Everyone at the Murdoch Children's Research Institute extends their heartfelt sympathy and condolences to those affected by the devastating Australian bushfire situation, which unfortunately looks likely to continue in the coming months. Associate Professor David Tingay is an NHMRC Research Fellow and Co-Leader of the institute's Neonatal Research Team. A/Prof Tingay lays out what we know about the potential impacts of bushfire smoke on the infant lung.

The current catastrophic bushfires facing Australia have blanketed much of the country in smoke and ash. The associated poor air quality and high levels of air pollution are unfamiliar to many Australians. Bushfires create smoke which suspends particulate matter in the air we breathe. Some of these particles are small enough to be breathed deep into the lungs. Appropriately, governments and public health authorities have been quick to highlight health warnings for the most vulnerable in our community, including infants and pregnant mothers. For the developing lung there is no safe level of air pollution but fortunately the risks from exposure to bushfire smoke are most likely short-term.

Why are infants at greater risk?

The infant lung is small and infants breath at a faster rate than adults. More importantly early life is a critical period for lung development. Lung growth commences in the womb, well before it has to begin gas exchange.

The lung grows like a tree, beginning with the trunk (trachea) and then branching into smaller and more complex parts. It is not until 34 weeks of pregnancy that the fetal lung has developed enough alveoli (the critical part of the lung in which oxygen enters the body) to safely support independent breathing. The growth of new alveoli does not stop at birth, with this process continuing well into later childhood. This provides the infant lung with remarkable abilities to tackle challenges. Unfortunately, it also means the infant and fetal lung is susceptible to insults.

Work from the Murdoch Children's Research Institute on the long-term respiratory outcomes of infants born preterm and those with chronic illnesses such as cystic fibrosis has shown that disrupting the normal process of lung growth and differentiation impacts lung function into later life. More worrying is that lung damage in early life may also slow the trajectory of lung growth in later childhood.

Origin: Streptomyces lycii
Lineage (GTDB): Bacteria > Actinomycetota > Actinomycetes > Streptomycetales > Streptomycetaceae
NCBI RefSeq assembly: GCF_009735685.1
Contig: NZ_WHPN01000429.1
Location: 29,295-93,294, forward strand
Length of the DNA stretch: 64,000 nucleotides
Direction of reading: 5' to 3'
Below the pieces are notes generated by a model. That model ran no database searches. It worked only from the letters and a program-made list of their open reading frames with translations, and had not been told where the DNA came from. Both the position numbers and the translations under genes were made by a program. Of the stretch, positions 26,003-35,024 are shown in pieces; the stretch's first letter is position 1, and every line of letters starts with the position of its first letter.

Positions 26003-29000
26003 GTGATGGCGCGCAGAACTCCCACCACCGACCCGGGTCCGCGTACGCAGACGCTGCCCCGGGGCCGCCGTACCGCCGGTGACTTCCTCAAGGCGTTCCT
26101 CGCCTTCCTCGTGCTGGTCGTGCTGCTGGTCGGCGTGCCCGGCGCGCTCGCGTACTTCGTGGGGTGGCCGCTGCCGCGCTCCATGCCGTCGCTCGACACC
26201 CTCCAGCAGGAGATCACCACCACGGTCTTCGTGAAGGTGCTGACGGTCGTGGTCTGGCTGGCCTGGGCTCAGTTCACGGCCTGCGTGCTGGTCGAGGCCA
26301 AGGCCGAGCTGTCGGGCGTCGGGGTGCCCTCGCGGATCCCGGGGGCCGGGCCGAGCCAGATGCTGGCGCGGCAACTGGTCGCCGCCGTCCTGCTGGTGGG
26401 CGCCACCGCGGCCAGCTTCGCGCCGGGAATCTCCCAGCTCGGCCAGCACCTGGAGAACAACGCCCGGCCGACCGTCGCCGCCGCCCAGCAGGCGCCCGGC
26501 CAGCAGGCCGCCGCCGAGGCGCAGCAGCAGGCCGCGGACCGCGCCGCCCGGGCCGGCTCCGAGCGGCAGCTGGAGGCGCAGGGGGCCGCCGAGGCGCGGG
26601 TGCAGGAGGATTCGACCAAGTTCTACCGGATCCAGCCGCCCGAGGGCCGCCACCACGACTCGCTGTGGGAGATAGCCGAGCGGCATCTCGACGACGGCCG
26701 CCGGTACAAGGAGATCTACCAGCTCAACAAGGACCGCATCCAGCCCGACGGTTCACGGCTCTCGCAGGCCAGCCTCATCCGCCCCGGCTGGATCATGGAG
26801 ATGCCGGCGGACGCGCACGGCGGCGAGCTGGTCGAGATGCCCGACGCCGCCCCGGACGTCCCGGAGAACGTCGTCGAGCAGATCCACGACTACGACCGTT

What are the short-term risks?

Due to their small size, faster breathing rate and growing lungs infants can not manage the same exposure load to airborne particulate matter. Infants airways are also more reactive to new insults and challenges. For most infants the relatively short exposure to bushfire smoke will have minimal impact beyond irritating the airways and increasing the risk of coughing and respiratory infections. Infants with pre-existing illness, especially those born preterm or with congenital heart defects are at greater risk of worse respiratory complications or exacerbation of existing chronic lung problems.

Is the bushfire smoke likely to impact on infant lung growth?

Unfortunately many children are raised in environments of increasingly high air pollution levels. It is well established that chronic exposure to air pollution impacts the fetus and infant, causing impaired in uterine growth, higher rates of prematurity, higher infant mortality, impaired cognitive development and worse childhood lung function. The details of these risks need to be considered before extrapolating to the current situation in Australia. The findings have arisen from large studies of chronic exposure in urban environments. The type of pollutants in the air differ from those caused by the bushfires, and the exposure has usually been much longer, over years.

Much less is known about exposure to bushfire smoke, and historically smoke exposure has been short. It is unlikely that this short-term exposure to bushfire smoke will cause serious adverse health outcomes for infants in the future. There is still much we do not know about the impact of climate events on the developing lung. We have recently developed laboratory-based methods to better understand the complex molecular responses of the infant lung to specific insults, which will shed more light in the coming years. 

In 2020 the MCRI is also launching a new Victoria-wide longitudinal cohort study, GenV, which will be ideally suited to address this and other child health and wellness questions that may arise from major events like bushfire in the lives of children and parents.

What should parents do?